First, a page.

Arkansas Senate passes bill classifying drag shows as adult entertainment
Legislation defines drag show as one where a performer exhibits a gender identity different from performer's gender assigned at birth.
The Arkansas Senate passed a bill Tuesday that would classify drag shows as an adult business and bans the performances from public property.
The bill defines a drag show as one where a performer "exhibits a gender identity that is different from the performer's gender assigned at birth using clothing, makeup, or other accessories that are traditionally worn by members of and are meant to exaggerate the gender identity of the performer's opposite sex."
The show must appeal to "prurient," or sexual, interests to be classified as adult entertainment. The bill also says that adult-oriented businesses cannot be where a minor can view them.
Sen. Gary Stubblefield, R-Branch, sponsored the bill.
"I can't think of any redeeming quality, anything good that can come from taking children and putting them in front of a bunch of grown men who are dressed like women," Stubblefield said. "I thought, and I thought, and I thought. I couldn't come up with anything."
Opponents said the bill targets the LGBTQ community. Sen. Clark Tucker, D-Little Rock, quoted Gov. Sarah Huckabee Sanders, who said she would veto a bill that "grows government at the extent of freedom" in her inaugural address.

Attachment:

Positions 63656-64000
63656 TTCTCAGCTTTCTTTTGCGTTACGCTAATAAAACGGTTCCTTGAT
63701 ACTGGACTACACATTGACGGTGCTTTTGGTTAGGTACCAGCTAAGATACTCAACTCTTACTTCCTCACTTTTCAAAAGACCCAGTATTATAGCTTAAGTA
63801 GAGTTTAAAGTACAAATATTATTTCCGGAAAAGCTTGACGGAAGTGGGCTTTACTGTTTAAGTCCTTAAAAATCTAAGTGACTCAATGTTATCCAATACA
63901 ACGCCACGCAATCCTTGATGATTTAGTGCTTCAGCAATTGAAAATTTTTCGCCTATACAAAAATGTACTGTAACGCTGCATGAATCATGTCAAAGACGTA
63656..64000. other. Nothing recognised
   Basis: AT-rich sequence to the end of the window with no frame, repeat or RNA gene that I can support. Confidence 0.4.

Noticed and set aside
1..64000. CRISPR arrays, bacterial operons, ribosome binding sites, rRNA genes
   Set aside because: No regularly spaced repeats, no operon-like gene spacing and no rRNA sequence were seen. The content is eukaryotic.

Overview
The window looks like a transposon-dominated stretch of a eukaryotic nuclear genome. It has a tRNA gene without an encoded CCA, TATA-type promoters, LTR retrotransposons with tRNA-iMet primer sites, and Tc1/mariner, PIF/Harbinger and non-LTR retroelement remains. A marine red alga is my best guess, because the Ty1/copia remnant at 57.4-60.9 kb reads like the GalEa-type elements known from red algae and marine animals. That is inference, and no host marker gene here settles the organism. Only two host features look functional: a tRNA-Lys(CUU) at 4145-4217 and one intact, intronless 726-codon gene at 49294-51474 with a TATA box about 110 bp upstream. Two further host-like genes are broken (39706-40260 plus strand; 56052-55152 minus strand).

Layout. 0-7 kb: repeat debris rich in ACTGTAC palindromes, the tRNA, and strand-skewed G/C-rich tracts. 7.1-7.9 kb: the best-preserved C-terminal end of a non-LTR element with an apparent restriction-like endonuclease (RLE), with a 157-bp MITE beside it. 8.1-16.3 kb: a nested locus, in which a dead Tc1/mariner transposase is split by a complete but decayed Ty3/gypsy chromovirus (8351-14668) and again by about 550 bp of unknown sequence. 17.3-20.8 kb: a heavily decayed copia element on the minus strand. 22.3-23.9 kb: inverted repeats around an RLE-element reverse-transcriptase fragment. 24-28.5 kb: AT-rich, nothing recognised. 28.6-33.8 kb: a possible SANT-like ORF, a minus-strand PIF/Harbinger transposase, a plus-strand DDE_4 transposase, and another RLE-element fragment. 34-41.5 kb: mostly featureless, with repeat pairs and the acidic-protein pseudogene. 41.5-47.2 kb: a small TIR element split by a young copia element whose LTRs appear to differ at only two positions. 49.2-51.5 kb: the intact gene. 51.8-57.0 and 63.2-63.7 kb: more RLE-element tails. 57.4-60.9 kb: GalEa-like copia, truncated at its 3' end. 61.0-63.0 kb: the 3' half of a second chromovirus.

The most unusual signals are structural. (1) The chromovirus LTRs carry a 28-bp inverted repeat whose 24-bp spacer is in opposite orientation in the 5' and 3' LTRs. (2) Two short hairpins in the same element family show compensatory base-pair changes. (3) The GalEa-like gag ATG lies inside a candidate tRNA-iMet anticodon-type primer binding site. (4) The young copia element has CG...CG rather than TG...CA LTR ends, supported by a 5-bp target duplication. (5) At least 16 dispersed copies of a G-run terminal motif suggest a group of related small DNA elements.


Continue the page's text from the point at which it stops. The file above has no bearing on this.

"I'm not convinced that this legislation actually stands for limited government," Tucker said. "When it comes to our lives and our people's lives, I believe wholeheartedly that this Legislature stands for limited government. But when it comes to other people's lives, I believe that this Legislature is for big government to control those lives."
Sen. Greg Leding, D-Fayetteville, said the first measure of legislation should be how many people it helps and how many it hurts.
"I don't think this bill is going to help anybody, but I know it's going to hurt people," Leding said. "And I know that is not my colleague's intent. I believe he is sincere when he says he wants to protect kids. Everyone in this room wants to project kids, but I don't believe this bill does that."
Sen. Stephanie Flowers, D-Pine Bluff, said Stubblefield introduced the bill for "attention."
The bill passed by a vote of 29 to 6. It now goes to the House for consideration.
Several other states are considering similar bills. North Dakota's House Judiciary Committee gave a "do pass" recommendation to a bill Monday that would criminalize the attendance of minors from attending drag shows.
Seventeen South Dakota lawmakers introduced a bill Tuesday that would prohibit the use of state resources for "lewd and lascivious content.
The bill uses almost the same language as the Arkansas bill in identifying "lewd and lascivious content as "where a performer exhibits a gender identity that is different from the performer's biological sex through the use of clothing, makeup, or other physical markers, for the predominant purpose of appealing to a prurient interest."
The bill is assigned to the House State Affairs Committee.